In addition to the above tests, we tested the various formations against each other, as reported in Table 5. Each entry shows the goals scored for and against when a team using one formation played against a team using another formation over the course of 24 10-minute games. The right-most column collects the total goals scored for and against the team using that formation when playing against all the other teams. In all cases, the teams used flexible positions, but no set-plays.
Table 5: Comparison of the different formations. Entries in the table show the number of goals scored. Total (and percentage) cumulative goals scored against all formations appear in the right-most column.
The results show that the defensive formation (8-2-0) does the best. However the total goals scored when using the defensive formation is quite low. On the other hand, the 3-3-4 formation performs well with a high goal total.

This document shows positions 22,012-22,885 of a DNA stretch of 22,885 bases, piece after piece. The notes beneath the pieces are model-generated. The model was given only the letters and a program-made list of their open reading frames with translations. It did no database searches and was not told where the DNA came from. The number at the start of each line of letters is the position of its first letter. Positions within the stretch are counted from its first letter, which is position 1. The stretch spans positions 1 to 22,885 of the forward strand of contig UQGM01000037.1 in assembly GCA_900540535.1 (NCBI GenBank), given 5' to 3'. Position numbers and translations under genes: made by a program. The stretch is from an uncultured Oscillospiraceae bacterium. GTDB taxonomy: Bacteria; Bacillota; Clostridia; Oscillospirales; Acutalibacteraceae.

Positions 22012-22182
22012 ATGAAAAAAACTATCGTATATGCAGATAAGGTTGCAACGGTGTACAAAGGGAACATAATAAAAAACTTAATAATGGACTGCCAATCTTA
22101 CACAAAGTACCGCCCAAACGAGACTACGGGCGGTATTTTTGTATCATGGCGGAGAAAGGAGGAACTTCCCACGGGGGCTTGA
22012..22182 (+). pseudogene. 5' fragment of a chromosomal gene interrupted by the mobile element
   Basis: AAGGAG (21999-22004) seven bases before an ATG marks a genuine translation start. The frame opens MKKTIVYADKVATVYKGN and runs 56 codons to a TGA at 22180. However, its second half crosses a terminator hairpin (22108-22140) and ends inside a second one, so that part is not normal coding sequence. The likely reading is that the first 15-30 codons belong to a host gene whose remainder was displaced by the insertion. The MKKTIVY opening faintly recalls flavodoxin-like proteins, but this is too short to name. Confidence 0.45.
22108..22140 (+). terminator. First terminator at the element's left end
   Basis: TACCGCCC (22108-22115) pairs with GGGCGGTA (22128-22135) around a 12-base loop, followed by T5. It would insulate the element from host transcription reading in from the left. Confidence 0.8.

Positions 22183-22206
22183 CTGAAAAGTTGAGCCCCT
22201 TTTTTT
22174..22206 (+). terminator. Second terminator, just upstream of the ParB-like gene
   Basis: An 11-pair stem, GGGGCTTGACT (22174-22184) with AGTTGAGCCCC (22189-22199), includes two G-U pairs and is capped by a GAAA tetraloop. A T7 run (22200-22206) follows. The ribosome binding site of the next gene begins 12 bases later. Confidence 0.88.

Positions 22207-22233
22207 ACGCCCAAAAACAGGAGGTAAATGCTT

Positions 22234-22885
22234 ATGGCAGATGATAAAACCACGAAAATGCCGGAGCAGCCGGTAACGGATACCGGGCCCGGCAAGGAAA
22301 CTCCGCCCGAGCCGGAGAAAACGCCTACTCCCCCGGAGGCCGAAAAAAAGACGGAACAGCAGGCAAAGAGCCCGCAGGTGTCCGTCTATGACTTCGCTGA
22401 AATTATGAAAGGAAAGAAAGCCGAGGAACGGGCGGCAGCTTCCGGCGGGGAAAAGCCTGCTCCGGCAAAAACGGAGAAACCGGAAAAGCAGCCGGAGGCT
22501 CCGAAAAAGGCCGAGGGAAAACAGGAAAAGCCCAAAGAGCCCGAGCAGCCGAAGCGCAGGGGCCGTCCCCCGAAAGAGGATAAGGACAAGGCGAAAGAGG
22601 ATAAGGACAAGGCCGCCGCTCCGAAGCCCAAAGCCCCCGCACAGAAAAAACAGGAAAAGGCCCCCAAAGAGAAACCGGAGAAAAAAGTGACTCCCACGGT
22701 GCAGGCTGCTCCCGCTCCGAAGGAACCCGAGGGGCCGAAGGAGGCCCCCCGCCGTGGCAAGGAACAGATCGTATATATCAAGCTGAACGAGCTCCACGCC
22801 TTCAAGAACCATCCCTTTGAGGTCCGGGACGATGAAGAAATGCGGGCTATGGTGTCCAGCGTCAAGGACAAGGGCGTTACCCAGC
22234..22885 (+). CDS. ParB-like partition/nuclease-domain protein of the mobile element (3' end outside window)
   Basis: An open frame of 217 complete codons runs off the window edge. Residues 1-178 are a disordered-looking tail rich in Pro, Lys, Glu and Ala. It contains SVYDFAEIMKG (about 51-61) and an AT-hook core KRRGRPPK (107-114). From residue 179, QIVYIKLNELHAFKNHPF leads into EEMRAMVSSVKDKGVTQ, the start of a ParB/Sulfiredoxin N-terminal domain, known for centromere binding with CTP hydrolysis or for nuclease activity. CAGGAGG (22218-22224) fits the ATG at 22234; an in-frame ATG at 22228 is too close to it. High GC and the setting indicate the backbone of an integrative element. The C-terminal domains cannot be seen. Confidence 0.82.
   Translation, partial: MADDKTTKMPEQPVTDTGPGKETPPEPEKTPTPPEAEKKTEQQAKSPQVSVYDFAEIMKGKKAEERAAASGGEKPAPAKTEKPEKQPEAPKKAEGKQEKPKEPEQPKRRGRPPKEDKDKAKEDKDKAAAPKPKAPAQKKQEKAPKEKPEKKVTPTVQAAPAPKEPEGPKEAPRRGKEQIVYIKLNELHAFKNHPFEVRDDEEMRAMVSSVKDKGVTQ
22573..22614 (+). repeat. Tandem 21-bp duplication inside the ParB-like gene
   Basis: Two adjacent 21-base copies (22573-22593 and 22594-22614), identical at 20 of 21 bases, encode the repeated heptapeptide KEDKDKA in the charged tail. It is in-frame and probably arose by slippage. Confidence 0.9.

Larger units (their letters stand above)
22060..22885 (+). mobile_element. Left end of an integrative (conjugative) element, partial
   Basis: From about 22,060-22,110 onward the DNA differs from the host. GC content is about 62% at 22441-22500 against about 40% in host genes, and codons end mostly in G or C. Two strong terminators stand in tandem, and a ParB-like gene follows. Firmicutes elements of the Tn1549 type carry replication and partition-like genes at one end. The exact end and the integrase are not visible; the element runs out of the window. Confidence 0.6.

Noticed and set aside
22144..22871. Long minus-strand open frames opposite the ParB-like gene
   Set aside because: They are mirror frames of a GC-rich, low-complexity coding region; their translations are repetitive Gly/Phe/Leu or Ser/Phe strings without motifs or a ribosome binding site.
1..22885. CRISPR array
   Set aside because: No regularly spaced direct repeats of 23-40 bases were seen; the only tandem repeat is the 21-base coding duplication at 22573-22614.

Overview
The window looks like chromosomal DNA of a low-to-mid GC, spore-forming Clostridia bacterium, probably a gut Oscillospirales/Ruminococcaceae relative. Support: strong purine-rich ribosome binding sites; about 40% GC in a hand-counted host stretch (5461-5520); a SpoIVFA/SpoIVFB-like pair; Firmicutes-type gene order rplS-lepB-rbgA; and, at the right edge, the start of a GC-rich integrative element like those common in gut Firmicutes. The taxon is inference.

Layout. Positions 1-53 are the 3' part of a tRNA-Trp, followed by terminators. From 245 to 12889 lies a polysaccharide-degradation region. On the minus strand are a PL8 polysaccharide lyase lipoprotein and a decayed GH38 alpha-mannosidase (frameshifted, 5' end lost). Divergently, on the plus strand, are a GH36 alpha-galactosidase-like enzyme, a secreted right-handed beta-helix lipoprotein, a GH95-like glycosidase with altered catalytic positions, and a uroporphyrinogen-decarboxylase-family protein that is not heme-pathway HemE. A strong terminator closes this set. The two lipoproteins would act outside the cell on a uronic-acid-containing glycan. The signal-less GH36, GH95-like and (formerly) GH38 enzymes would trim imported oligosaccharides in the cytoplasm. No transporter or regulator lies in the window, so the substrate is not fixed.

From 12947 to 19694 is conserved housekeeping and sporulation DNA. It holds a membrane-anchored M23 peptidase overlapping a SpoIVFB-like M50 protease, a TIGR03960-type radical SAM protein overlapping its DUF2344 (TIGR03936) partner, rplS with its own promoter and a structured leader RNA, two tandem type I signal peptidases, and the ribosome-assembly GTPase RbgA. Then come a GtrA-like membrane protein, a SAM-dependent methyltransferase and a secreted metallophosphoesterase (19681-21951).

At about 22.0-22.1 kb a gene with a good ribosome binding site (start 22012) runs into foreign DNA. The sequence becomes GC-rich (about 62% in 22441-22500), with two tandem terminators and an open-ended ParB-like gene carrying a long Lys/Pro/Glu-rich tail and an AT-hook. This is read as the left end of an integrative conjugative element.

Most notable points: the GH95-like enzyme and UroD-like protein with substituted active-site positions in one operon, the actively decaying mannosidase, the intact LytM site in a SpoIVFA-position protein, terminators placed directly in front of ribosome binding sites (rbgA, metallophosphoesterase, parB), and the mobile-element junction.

This study allowed us to devise an effective formation-switching strategy for RoboCup-97. Our team  used a 4-4-2 formation in general, switching to a 8-2-0 formation if winning near the end of the game, or a 3-3-4 formation if losing. This strategy, along with the flexible teamwork structure as a whole, and the novel communication paradigm, helped us to perform well in the tournament, making it to the semi-finals in a field of 29 teams and out-scoring opponents by a total score of 67-9 .
We used this flexible teamwork structure on our real robot team  which won the RoboCup small-size robot competition. Although developed in simulation, all of the teamwork concepts apply directly to real robot teams as well. We were able to reuse the developed approach directly from our simulator clients on the robots and immediately achieve variable formations, flexible positions, and position switching.